Enjoy a tiny morsel from their concert...


Segesta is an ancient Greek site in Western Sicily located about an hour's drive southwest of Palermo. The site is relatively minor in that it consists of only two small monuments... a temple and a theater. The temple is a very well-preserved, Doric Greek temple built about 420 BC, nearly 25 years after the Parthenon. Interestingly, it was never finished, as evidenced by numerous architectural observations. Its condition and preservation, however, are exceptional.

After a short shuttle bus ride to the top of an acropolis, the theater can also be visited. While the small theater has been restored, many original stones are still present amongst the semi-circular arcade of seats, called the cavea. As you look down on the landscape beyond the stage, it's important to remember that the ancient Greek theatergoers would not have seen the view that can be seen today, as there would have been a high stone backdrop at the back of the stage, called the scena. Both comedies and tragedies were performed there, again, with excellent acoustics.


Moving southward along the island, Selinunte is worth a stop. It is located near the southwestern tip of Sicily. Selinunte was home to a moderate-sized Greek community in its day and shoulders the remains of multiple temples, an Agora, and a theater. While all of the temples are in ruins, ONE was "reconstructed", even if somewhat shoddily. For better or for worse, the reconstructed temple is notable in that it is one of the few Greek temples, in both Sicily and Greece that I am aware of, that visitors are allowed to "enter" and walk on. When you walk up the stairs and enter its peristyle to explore its interior space, you really get a feel for the vast dimensions of an ancient Greek temple. Ancient Greek temples typically faced eastward with steps leading up to the entrance. There, an altar would be located. Greek temples had Doric-style columns composing a rectangular peristyle of, approximately, 6 x 13 columns. The columnar peristyle surrounded a solid-walled, inner chamber called a cella (Naos) where the cult statue of the god/goddess was located.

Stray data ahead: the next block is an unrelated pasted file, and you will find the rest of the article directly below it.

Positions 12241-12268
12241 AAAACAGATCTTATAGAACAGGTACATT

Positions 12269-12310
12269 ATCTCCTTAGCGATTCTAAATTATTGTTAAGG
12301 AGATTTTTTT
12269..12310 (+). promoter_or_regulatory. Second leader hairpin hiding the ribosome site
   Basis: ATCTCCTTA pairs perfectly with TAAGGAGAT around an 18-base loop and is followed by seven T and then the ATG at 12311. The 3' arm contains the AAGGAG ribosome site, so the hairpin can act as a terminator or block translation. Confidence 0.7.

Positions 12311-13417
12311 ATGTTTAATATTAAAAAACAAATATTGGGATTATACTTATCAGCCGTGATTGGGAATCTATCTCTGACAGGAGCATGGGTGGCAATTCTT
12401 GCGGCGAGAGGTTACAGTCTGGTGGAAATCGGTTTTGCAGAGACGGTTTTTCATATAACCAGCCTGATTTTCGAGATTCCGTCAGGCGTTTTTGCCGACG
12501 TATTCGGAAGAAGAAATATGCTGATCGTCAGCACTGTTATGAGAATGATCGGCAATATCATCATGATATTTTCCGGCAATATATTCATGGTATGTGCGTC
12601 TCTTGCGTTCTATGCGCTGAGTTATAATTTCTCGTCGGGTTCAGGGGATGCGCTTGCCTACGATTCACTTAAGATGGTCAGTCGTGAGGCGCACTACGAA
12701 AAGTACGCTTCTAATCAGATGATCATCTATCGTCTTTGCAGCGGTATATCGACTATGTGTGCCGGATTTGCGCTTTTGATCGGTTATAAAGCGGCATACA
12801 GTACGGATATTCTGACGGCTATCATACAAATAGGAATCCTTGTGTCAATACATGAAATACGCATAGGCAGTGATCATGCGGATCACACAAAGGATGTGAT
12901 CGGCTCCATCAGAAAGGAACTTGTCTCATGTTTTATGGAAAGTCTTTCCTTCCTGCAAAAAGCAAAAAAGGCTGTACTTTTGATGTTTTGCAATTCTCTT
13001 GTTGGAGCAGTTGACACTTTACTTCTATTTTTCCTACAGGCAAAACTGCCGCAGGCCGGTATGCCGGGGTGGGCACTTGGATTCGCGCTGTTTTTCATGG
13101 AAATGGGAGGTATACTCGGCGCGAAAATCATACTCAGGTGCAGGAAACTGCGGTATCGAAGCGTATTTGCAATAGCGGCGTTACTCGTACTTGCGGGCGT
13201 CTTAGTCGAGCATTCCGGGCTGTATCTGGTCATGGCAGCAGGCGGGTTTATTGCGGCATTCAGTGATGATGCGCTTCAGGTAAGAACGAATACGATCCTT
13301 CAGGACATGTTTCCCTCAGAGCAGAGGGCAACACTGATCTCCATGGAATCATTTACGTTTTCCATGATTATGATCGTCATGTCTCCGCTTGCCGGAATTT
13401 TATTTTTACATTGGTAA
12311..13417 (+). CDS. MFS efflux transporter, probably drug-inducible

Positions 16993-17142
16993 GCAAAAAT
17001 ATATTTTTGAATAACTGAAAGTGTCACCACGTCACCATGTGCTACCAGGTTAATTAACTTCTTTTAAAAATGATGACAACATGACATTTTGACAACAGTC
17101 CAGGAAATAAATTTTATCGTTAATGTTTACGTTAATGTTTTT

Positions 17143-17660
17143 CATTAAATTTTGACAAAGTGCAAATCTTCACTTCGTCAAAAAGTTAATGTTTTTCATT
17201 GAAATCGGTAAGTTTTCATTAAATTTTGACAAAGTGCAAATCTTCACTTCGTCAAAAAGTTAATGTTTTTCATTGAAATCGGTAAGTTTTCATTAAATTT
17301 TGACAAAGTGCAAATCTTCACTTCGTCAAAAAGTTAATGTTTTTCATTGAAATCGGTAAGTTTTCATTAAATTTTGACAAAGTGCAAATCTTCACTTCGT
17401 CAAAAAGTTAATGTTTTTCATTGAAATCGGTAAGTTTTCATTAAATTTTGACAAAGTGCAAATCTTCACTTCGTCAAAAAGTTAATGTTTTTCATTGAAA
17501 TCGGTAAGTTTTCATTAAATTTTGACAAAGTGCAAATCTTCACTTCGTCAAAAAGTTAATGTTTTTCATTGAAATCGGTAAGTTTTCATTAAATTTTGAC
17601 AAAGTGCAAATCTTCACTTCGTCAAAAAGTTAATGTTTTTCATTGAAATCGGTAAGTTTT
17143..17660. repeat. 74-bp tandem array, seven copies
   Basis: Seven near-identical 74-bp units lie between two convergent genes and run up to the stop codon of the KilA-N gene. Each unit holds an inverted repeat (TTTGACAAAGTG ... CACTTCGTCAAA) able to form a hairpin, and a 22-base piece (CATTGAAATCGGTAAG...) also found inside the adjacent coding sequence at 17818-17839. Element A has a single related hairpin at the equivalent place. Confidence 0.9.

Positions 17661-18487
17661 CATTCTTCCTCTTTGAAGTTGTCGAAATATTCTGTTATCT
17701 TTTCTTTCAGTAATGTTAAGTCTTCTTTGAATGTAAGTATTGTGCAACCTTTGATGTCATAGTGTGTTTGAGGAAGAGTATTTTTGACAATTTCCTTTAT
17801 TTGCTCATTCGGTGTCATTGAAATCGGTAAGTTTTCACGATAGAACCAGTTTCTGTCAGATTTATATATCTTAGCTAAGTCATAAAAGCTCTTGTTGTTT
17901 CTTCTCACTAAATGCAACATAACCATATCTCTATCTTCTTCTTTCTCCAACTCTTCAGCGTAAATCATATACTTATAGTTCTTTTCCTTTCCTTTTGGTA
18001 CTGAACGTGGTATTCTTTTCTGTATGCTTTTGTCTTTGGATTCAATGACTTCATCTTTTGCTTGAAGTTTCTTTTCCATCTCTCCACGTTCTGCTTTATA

Many of the excavated treasures from Selinunte are now showcased in the Regional Archaeological Museum of Palermo. Parts of friezes and pediments from the temples are on display, some of which retained their original colors. Although we are accustomed to seeing Greek temples in all white (if marble) or all beige (if sandstone), the temples in their original forms were painted in bright, bold colors.